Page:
Saturday, November 8, 2008

The Case of the Catholic Casket

Giottino's Pietà of San Remigio. ca. 1365, Tempera on wood, 195 x 134 cm, Galleria degli Uffizi, Florence.
"In the winter of '95, my bedridden father was preparing for his impending death. As the town's longtime independent Baptist minister, he had helped countless families in their grief. In his mind, by taking care of his own funeral arrangements, his family wouldn't have to do a thing. So he worked it all out with his friend, Neil, the longtime mortician from the funeral home across the river. One of my seven siblings lived in town, so Dad sent John over to Neil's place to select the casket, knowing that he's also friends with Neil and his younger partner. A couple of weeks later, I was in town, and Dad asked me, the eldest, to go approve John's choice.The casket was adorned on opposite corners with exquisite wood relief carvings of da Vinci's Last Supper and Michelangelo's Pieta, one pair at each end. I reported back that John had made a wonderful choice, as I described these iconic carvings. Having seen the Pieta in Rome's St. Peter's Basilica, Dad was immensely pleased, and so was I. At Eastertime, still at home, in his last lucid moments, Dad started to tell us a funny story about kicking the bucket. Laughing with him, we asked whether he was finished with the story, but its punch line slipped away with him. Later that evening we called Neil, wanting him to pick Dad up. That he had lost a dear friend was plain for all of us to see.The next afternoon brought fireworks. A longtime member of the church Dad had served rang the doorbell, and before she was through the door, burst out, I don't understand why Carl would have Neil do his funeral. Why is Carl going across the river to the Catholic funeral home? What's wrong with the Protestant one on this side? I just don't understand! We were all startled, as Dad's choice had seemed most natural, given his long friendship with Neil. Her outrage switched on a light bulb in my mind, and only then did I catch a glimpse of the significance of what had been chosen. It was a Catholic casket. Yes, an unadorned cross had replaced the crucifix, but the casket's imagery was unmistakably traditional, very catholic, if you will. At the visitation the next day, Neil pulled me aside, wanting us to know how his friendship with Dad had started. Years ago, he had purchased a very old funeral business that had been run into the ground. That first year, he did only six funerals, but Dad knew of his plight. Neil's words to me were, If it weren't for your dad, I wouldn't have succeeded in this business. Dad had directed business his way, helping him gain the footing he so desperately needed. We children had no idea of this basis of their friendship. Then John told his story about choosing the casket. It had caught his eye immediately, as the most prominently displayed piece there. After wondering what people would think and viewing other caskets, it dawned on him that this casket would not even have been there for anyone else. Neil had specifically ordered this coffin for Dad. Surely it symbolized their beautiful friendship, and we suspect that Dad knew. The next day, with grateful hearts, we proudly followed that Catholic casket up the aisle of the Baptist church. Dad's ministry had bridged many rivers, serving non-Baptists and the unchurched, helping persons who lived on society's margins. In Neil, he had found a soulmate."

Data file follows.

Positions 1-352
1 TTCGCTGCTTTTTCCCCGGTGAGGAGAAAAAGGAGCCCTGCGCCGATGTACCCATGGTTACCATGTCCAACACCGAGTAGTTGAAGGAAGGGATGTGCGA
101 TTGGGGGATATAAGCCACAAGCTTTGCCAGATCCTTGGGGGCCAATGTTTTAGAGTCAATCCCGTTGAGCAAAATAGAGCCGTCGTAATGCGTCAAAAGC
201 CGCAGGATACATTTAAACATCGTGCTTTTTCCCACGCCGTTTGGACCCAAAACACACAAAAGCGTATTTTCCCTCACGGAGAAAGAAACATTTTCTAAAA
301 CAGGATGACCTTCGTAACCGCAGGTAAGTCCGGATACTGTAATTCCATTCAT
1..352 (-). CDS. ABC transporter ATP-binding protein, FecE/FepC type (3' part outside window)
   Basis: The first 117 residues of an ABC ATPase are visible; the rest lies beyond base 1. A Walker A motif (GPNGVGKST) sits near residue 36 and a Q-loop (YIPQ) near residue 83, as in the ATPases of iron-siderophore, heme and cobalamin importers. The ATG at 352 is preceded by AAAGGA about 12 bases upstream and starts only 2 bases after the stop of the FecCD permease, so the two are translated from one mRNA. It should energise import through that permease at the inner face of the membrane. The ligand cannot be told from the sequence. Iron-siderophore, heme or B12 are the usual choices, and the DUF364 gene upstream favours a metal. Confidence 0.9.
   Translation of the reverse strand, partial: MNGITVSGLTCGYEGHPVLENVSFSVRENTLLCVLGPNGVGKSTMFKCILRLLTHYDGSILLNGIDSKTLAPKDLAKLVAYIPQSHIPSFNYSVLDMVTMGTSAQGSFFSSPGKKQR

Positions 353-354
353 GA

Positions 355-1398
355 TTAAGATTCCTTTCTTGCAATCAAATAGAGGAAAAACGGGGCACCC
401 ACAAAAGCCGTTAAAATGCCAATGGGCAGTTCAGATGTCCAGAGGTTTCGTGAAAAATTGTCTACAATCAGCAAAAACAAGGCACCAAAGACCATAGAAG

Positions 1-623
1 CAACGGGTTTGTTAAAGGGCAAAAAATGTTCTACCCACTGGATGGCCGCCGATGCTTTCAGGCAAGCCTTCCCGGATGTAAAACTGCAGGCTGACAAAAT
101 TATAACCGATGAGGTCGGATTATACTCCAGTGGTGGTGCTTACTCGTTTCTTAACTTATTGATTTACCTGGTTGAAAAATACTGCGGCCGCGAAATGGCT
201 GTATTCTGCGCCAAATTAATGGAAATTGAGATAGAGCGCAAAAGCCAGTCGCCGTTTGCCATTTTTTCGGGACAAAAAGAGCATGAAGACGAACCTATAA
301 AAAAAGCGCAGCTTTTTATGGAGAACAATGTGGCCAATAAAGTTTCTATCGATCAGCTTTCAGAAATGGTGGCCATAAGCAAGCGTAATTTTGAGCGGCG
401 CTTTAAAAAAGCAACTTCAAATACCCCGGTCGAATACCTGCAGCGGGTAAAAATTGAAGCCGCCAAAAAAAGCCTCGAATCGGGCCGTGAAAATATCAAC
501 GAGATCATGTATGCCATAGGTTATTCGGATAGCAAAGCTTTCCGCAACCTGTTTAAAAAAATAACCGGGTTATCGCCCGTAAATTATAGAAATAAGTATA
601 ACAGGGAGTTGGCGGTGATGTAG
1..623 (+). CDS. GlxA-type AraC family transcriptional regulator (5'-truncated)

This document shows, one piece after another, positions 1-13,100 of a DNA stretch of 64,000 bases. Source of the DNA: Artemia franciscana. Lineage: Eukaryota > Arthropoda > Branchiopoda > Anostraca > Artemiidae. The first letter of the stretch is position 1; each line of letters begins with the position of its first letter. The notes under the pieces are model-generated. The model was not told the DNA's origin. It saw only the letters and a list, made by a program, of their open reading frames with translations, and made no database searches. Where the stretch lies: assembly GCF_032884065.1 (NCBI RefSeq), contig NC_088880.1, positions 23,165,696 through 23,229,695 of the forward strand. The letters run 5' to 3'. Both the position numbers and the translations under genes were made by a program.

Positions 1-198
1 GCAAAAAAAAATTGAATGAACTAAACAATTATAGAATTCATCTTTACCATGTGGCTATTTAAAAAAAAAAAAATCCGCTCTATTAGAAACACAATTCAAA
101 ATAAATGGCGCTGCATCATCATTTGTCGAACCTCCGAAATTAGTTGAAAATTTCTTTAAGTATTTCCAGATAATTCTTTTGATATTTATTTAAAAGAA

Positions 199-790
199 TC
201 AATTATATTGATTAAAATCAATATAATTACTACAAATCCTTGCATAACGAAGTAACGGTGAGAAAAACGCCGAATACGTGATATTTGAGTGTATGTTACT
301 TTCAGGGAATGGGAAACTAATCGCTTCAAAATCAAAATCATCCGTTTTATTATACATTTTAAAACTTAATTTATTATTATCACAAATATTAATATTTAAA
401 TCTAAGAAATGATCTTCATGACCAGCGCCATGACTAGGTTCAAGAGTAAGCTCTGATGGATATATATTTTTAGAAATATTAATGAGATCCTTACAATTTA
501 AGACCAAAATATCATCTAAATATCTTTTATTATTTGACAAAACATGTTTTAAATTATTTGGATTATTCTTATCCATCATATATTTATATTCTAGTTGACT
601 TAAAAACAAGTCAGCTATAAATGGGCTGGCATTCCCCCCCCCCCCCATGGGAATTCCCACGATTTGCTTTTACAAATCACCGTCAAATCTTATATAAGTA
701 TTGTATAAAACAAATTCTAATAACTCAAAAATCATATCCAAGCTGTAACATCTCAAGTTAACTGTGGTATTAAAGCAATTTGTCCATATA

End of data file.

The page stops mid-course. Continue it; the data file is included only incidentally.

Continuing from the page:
Nelson Hart for The Holland, MI Sentinel

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